Page images
PDF
EPUB
[blocks in formation]

Care-untroubled, joy-surrounded,

Gaudy day to you is dear.

Gentle night, do thou befriend me;

Downy sleep the curtain draw;
Spirits kind again attend me,

Talk of him that 's far awa'.

BONNIE ANN.

TUNE_“Ye gallants bright.”

(“I composed this song out of compliment to Miss Ann Masterton, the daughter of my friend Allan Masterton, the author of the air Strathallan's Lament, and two or three others in this work (Johnson's Scots Musical Museum).-Burns.]

YE gallants bright, I rede ye right,

Beware o' bonnie Ann:
Her comely face sae fu' o' grace,

Your heart she will trepan.
Her een sae bright, like stars by night,

Her skin is like the swan;
Sae jimply lac'd her genty waist,

That sweetly ye might span.

Youth, grace, an’ love attendant move,

An' pleasure leads the van:
In a' their charms an' conquering arms,

They wait on bonnie Ann.

The captive bands may chain the hands,

But love enslaves the man; Ye gallants braw, I rede ye a',

Beware o' bonnie Ann!

HOW CAN I BE BLITHE AND GLAD ?

TUNE—“The bonnie lad that's far awa'."

Oh how can I be blithe and glad,

Or how can I gang brisk and braw, When the bonnie lad that I lo'e best Is owre the hills and far awa'? When the bonnie lad that I lo'e best

Is owre the hills and far awa'?

It's no the frosty winter wind,

It's no the driving drift an' snaw;
But aye the tear comes in my e’e,
To think on him that's far awa'.
But aye the tear comes in my e'e,

To think on him that's far awa'.

My father pat me frae his door,

My friends they ha’e disown'd me a',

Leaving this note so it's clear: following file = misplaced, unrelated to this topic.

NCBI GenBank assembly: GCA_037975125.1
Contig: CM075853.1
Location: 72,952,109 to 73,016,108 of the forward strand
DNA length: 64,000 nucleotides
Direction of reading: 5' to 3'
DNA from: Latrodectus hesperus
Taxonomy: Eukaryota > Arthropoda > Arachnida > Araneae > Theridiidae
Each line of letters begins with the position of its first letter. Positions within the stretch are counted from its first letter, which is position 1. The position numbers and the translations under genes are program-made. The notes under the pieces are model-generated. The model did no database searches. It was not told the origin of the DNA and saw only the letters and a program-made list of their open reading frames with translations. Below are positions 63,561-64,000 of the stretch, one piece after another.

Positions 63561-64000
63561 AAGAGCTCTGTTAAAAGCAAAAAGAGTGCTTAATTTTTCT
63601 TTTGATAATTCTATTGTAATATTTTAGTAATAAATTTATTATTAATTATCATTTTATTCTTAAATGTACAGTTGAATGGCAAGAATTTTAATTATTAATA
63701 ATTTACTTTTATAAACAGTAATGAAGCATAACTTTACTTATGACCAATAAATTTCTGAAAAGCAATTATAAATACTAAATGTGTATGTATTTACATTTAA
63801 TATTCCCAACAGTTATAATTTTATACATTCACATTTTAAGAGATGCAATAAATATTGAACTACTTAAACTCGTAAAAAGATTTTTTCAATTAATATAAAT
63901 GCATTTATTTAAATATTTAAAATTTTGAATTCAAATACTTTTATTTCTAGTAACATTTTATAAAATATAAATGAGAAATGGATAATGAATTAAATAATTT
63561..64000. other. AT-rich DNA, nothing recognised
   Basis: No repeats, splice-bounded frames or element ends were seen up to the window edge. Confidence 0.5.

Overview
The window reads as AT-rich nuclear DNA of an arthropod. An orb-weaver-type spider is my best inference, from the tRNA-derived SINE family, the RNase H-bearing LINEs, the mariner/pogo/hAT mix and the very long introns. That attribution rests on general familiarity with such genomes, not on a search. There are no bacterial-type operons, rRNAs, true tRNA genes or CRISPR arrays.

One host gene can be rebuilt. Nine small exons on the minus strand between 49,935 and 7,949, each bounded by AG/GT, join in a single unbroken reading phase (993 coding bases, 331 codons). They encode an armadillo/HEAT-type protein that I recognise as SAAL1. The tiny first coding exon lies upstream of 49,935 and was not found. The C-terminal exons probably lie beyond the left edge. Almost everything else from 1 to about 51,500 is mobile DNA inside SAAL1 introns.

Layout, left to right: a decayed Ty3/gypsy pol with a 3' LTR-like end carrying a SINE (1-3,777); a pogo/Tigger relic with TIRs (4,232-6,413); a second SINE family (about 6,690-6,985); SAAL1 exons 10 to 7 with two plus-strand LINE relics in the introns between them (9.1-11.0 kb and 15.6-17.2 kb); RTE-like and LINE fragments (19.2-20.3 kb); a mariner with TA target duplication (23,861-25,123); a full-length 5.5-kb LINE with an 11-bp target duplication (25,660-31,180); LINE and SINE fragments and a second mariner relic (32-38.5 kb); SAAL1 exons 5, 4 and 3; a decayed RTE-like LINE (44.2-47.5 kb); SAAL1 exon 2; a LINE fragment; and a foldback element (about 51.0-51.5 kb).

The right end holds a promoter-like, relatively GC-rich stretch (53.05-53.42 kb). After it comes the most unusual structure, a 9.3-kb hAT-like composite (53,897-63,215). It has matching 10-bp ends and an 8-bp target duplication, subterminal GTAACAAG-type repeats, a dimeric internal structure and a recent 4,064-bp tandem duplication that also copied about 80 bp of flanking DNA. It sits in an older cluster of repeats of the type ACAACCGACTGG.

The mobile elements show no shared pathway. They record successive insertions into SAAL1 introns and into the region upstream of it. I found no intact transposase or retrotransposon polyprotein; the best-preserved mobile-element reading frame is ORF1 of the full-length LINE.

But I ha'e ane will tak’ my part,
The bonnie lad that's far awa'.
But I ha’e ane will tak’ my part,

The bonnie lad that's far awa'.

The gallant Weaver.

153

A pair o'gloves he ga’e to me,

An' silken snoods he ga'e me twa,
An' I will wear them for his sake,
The bonnie lad that's far awa'.
An' I will wear them for his sake,

The bonnie lad that's far awa'.

-0

THE GALLANT WEAVER.

TUNE—“The weaver's march."

WHERE Cart rins rowin' to the sea,
By mony a flow'r and spreading tree,
There lives a lad, the lad for me,

He is a gallant weaver.
Oh, I had wooers aucht or nine,
They gi’ed me rings and ribbons fine;
An' I was fear'd my heart would tine,

An' I gi’ed it to the weaver.

My daddie sign’d my tocher-band,
To gi’e the lad that has the land;
But to my heart I'll add my hand,

And gi'e it to the weaver.
While birds rejoice in leafy bowers;
While bees delight in op'ning flowers;
While corn grows green in simmer showers,

I'll love my gallant weaver.

OH WHA IS SHE THAT LO’ES ME?

Tune-"Morag.”

Oh, wha is she that lo’es me,

An' has my heart a-keeping?
Oh, sweet is she that lo’es me,

As dews o'simmer weeping,
In tears the rose-buds steeping !

Oh, that's the lassie o' my heart,

My lassie ever dearer;
Oh, that's the queen o'womankind,

An' ne'er a ane to peer her.

If thou shalt meet a lassie,

In grace an' beauty charming,
That e’en thy chosen lassie,

Erewhile thy breast sae warming,
Had ne'er sic powers alarming:

If thou hadst heard her talking,

An' thy attentions plighted,
That ilka body talking,

But her, by thee is slighted,
An' thou art all delighted :

If thou hast met this fair one;

When frae her thou hast parted,

My bonnie Mary.

155

If every other fair one,

But her, thou hast deserted,
An' thou art broken-hearted;-

Oh, that's the lassie o' my heart,

My lassie ever dearer;
Oh, that 's the queen o'womankind,

An' ne'er a ane to peer her.

MY BONNIE MARY.

TUNE—“Go fetch to me a pint o' wine.” [“This air is Oswald's; the first half-stanza of this song is old; the rest mine."-Burns.)

Go fetch to me a pint o'wine,

And fill it in a silver tassie;
That I may drink, before I go,

A service to my bonnie lassie:
The boat rocks at the pier o’ Leith,

Fu’ loud the wind blaws frae the ferry;
The ship rides by the Berwick-law,

An' I maun leave my bonnie Mary.

The trumpets sound, the banners fly,

The glittering spears are ranked ready;
The shouts o'war are heard afar,

The battle closes thick and bloody;

« ՆախորդըՇարունակել »